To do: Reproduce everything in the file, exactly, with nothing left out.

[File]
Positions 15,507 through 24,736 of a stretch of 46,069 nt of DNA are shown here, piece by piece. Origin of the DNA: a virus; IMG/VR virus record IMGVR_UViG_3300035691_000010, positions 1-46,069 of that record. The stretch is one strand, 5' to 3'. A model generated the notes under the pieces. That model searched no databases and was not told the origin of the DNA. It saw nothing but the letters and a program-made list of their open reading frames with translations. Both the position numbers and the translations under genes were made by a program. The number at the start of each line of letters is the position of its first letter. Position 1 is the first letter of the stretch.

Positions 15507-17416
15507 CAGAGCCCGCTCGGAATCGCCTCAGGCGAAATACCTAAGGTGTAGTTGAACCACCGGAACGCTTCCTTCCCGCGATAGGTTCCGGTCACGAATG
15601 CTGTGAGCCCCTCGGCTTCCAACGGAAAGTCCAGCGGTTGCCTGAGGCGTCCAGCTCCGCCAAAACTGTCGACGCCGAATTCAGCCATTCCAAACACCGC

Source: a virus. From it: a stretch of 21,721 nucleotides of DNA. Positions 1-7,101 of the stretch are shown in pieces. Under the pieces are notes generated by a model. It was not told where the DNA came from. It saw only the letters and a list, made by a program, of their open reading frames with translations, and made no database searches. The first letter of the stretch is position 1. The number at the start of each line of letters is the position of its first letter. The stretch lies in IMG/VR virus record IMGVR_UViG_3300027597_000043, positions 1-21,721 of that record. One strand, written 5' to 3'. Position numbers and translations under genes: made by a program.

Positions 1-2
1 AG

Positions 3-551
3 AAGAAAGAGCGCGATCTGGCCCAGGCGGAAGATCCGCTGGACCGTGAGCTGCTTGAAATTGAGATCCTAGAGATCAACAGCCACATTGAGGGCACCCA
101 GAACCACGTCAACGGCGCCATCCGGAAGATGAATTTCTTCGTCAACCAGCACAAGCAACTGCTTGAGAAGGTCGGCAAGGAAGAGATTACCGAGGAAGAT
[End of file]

Positions 15,507 through 24,736 of a stretch of 46,069 nt of DNA are shown here, piece by piece. Origin of the DNA: a virus; IMG/VR virus record IMGVR_UViG_3300035691_000010, positions 1-46,069 of that record. The stretch is one strand, 5' to 3'. A model generated the notes under the pieces. That model searched no databases and was not told the origin of the DNA. It saw nothing but the letters and a program-made list of their open reading frames with translations. Both the position numbers and the translations under genes were made by a program. The number at the start of each line of letters is the position of its first letter. Position 1 is the first letter of the stretch.

Positions 15507-17416
15507 CAGAGCCCGCTCGGAATCGCCTCAGGCGAAATACCTAAGGTGTAGTTGAACCACCGGAACGCTTCCTTCCCGCGATAGGTTCCGGTCACGAATG
15601 CTGTGAGCCCCTCGGCTTCCAACGGAAAGTCCAGCGGTTGCCTGAGGCGTCCAGCTCCGCCAAAACTGTCGACGCCGAATTCAGCCATTCCAAACACCGC

Source: a virus. From it: a stretch of 21,721 nucleotides of DNA. Positions 1-7,101 of the stretch are shown in pieces. Under the pieces are notes generated by a model. It was not told where the DNA came from. It saw only the letters and a list, made by a program, of their open reading frames with translations, and made no database searches. The first letter of the stretch is position 1. The number at the start of each line of letters is the position of its first letter. The stretch lies in IMG/VR virus record IMGVR_UViG_3300027597_000043, positions 1-21,721 of that record. One strand, written 5' to 3'. Position numbers and translations under genes: made by a program.

Positions 1-2
1 AG

Positions 3-551
3 AAGAAAGAGCGCGATCTGGCCCAGGCGGAAGATCCGCTGGACCGTGAGCTGCTTGAAATTGAGATCCTAGAGATCAACAGCCACATTGAGGGCACCCA
101 GAACCACGTCAACGGCGCCATCCGGAAGATGAATTTCTTCGTCAACCAGCACAAGCAACTGCTTGAGAAGGTCGGCAAGGAAGAGATTACCGAGGAAGAT